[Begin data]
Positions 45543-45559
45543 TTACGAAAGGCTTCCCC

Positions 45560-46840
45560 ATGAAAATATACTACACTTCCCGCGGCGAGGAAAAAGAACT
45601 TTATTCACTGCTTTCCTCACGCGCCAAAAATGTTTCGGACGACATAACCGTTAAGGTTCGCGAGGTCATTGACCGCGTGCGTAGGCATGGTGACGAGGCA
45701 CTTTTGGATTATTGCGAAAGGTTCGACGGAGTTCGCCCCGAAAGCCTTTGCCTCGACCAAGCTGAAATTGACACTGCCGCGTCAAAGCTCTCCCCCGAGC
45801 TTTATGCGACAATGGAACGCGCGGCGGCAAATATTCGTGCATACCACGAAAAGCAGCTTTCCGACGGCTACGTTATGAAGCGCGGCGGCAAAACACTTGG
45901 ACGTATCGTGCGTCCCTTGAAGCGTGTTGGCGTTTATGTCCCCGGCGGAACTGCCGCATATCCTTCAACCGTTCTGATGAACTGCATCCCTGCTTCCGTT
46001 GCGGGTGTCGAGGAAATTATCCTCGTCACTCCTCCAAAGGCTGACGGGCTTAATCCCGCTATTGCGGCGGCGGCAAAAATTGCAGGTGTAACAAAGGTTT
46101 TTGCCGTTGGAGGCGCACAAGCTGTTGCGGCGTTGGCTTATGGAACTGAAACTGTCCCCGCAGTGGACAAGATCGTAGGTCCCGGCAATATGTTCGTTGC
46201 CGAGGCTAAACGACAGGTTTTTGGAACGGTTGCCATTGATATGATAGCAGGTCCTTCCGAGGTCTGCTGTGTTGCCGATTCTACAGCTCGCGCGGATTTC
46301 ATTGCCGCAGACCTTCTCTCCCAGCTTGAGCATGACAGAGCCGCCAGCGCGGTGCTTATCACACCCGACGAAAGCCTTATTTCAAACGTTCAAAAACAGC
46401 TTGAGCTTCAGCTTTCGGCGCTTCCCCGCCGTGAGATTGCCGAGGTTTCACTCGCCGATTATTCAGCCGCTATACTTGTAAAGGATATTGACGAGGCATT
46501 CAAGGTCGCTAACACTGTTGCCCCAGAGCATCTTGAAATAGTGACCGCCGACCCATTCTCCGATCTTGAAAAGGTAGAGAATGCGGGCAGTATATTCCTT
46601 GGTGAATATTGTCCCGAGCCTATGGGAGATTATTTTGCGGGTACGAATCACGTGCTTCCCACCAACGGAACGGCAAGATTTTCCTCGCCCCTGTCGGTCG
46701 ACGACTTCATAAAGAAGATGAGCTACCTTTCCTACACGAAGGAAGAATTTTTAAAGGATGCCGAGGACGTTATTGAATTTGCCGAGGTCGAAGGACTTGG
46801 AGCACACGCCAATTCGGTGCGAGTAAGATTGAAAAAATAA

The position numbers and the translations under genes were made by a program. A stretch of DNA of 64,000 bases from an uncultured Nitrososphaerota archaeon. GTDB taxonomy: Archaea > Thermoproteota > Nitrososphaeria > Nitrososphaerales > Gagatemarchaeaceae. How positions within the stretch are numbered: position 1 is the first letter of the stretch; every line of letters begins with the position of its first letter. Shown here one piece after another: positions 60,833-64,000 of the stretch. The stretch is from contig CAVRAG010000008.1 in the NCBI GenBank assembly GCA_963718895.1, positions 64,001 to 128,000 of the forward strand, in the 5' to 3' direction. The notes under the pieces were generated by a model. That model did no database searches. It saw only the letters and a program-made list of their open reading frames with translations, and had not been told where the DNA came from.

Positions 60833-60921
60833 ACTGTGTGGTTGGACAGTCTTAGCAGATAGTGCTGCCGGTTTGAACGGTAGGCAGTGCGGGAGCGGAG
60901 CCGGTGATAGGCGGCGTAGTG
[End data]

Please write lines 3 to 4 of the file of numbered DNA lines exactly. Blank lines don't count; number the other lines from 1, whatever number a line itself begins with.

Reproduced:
Positions 45560-46840
45560 ATGAAAATATACTACACTTCCCGCGGCGAGGAAAAAGAACT